How to combat cyber confidence that undermines cyber security success
I keep coming back to a recent finding reported on in a CU Insight article Cyber Confidence Doesn’t Mean Cyber Security regarding credit union cybersecurity…
“One particularly interesting finding to come out of this research project has been the confidence of credit union leaders in their cybersecurity programs. Overwhelmingly, 71% feel confident they are fully protected and 92% feel they were never breached. However, among non-credit union business leaders, just 16% feel prepared.”
In his effort to address the seeming overconfidence of credit union leaders, the article’s author adroitly points out important contradictions found via the survey, including…
“Of these same confident respondents, only 49% agreed that their IT is up-to-date. The same credit union leaders who claim confidence in their security, are also those who identify as under-skilled and under-staffed. Additionally, credit unions have expanded their threat landscape by moving to remote work and adding new technology to keep pace with innovation. Over the past 18 months, we have seen a 600% increase in cybercrime. Aged software is the pathway for a majority of cyberattacks, and 95% of cyber breaches are the result of human error.”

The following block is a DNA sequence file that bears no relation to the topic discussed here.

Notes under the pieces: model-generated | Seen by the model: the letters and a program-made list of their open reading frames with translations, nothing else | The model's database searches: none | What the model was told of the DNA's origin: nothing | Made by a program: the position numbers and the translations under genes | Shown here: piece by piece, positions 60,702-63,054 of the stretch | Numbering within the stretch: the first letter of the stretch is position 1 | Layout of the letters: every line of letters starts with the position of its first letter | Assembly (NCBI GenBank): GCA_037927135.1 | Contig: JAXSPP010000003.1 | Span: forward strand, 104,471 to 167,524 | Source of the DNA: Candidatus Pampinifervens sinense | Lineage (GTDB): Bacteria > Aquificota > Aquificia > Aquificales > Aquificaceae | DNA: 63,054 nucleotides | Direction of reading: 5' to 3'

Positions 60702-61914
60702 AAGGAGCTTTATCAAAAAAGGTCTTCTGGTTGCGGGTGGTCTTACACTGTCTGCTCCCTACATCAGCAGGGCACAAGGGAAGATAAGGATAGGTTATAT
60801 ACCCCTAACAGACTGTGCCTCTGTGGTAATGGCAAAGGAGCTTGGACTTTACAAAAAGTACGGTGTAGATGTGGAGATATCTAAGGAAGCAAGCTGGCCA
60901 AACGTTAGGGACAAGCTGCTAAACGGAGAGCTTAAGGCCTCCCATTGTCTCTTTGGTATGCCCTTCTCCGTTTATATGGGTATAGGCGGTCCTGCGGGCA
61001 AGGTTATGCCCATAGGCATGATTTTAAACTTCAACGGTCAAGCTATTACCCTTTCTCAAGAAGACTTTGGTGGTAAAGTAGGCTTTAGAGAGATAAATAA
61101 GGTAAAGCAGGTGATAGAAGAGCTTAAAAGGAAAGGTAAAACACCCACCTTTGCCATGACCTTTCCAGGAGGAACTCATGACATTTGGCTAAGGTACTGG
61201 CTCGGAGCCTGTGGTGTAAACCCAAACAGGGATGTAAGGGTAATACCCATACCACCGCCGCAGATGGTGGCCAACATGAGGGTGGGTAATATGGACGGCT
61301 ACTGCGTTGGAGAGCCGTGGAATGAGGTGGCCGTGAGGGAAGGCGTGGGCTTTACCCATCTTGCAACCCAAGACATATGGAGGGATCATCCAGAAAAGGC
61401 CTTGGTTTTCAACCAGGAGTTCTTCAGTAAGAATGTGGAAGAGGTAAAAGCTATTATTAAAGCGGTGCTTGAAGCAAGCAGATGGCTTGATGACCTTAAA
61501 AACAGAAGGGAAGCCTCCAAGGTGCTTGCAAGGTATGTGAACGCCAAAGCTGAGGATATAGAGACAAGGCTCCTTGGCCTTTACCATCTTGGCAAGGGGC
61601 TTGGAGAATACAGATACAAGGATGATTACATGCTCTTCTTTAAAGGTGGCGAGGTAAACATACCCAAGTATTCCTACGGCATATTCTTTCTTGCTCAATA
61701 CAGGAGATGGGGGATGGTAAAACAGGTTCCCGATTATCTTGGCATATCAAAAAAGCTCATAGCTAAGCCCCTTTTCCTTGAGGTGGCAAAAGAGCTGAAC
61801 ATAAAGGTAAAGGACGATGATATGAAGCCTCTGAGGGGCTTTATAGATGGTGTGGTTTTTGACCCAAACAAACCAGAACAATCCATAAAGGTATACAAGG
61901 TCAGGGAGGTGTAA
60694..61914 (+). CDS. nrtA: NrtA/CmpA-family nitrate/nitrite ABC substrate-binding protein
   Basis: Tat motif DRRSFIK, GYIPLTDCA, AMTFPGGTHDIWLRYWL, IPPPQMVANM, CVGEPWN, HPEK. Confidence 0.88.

Mistaking Activity for Accomplishment
I am old enough to have studied under Dr. Peter Drucker, who taught that while important to “do things right”, it was most important to “do the right things.” Dr. Drucker would have looked at the insights above and questioned the survey respondents’ understanding of the “right things to do.” Why? Because the activities these respondents appear to accept as accomplishments are no such thing.